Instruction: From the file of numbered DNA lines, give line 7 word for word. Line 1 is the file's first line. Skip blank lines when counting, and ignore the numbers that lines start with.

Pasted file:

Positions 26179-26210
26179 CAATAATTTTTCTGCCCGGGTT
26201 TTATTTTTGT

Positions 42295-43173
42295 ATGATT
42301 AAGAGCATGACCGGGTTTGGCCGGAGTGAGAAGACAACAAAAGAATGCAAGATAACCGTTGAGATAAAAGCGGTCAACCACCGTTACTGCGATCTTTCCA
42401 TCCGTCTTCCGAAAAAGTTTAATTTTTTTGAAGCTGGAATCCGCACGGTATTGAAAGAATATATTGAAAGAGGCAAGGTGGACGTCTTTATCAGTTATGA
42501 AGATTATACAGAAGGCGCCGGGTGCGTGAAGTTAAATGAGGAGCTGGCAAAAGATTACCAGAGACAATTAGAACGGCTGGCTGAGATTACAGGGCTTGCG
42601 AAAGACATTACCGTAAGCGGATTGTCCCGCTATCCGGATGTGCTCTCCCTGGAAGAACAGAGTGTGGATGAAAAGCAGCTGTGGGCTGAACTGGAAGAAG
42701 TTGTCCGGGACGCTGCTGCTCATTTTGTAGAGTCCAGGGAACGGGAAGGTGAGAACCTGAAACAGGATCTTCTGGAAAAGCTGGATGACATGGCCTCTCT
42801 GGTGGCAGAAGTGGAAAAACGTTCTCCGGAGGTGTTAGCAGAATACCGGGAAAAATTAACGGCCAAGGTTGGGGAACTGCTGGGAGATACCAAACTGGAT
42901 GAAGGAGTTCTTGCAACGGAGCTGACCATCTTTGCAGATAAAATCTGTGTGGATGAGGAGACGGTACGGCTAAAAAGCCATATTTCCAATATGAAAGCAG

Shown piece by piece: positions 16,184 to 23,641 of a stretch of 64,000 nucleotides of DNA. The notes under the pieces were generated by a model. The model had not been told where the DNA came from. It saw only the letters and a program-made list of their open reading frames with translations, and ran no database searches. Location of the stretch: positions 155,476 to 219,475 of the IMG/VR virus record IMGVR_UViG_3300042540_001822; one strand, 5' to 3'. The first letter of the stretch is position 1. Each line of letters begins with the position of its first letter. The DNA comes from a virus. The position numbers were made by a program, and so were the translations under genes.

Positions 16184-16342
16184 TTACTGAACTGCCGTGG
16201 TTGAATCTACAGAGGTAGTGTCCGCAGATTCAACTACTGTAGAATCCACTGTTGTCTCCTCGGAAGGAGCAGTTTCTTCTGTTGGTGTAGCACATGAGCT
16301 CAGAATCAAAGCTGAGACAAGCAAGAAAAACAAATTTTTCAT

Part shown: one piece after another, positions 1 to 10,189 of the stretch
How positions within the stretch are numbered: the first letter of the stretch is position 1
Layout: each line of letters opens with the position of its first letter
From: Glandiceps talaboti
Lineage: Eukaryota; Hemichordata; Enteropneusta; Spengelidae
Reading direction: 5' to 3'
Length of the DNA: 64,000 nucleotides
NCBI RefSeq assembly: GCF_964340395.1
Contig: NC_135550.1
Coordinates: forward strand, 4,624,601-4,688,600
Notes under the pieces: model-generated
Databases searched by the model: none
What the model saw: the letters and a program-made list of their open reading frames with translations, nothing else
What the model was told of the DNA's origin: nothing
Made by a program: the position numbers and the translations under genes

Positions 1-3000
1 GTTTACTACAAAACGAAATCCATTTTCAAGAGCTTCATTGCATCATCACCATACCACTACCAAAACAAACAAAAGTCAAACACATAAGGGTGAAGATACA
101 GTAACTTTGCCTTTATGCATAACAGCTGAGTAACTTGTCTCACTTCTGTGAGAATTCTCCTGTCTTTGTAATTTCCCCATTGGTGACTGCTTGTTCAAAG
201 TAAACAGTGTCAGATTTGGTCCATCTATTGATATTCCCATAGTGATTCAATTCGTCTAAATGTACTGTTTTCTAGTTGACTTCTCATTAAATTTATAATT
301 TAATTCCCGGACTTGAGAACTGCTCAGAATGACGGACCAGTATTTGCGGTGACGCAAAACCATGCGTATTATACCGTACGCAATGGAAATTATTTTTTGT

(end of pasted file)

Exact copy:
42401 TCCGTCTTCCGAAAAAGTTTAATTTTTTTGAAGCTGGAATCCGCACGGTATTGAAAGAATATATTGAAAGAGGCAAGGTGGACGTCTTTATCAGTTATGA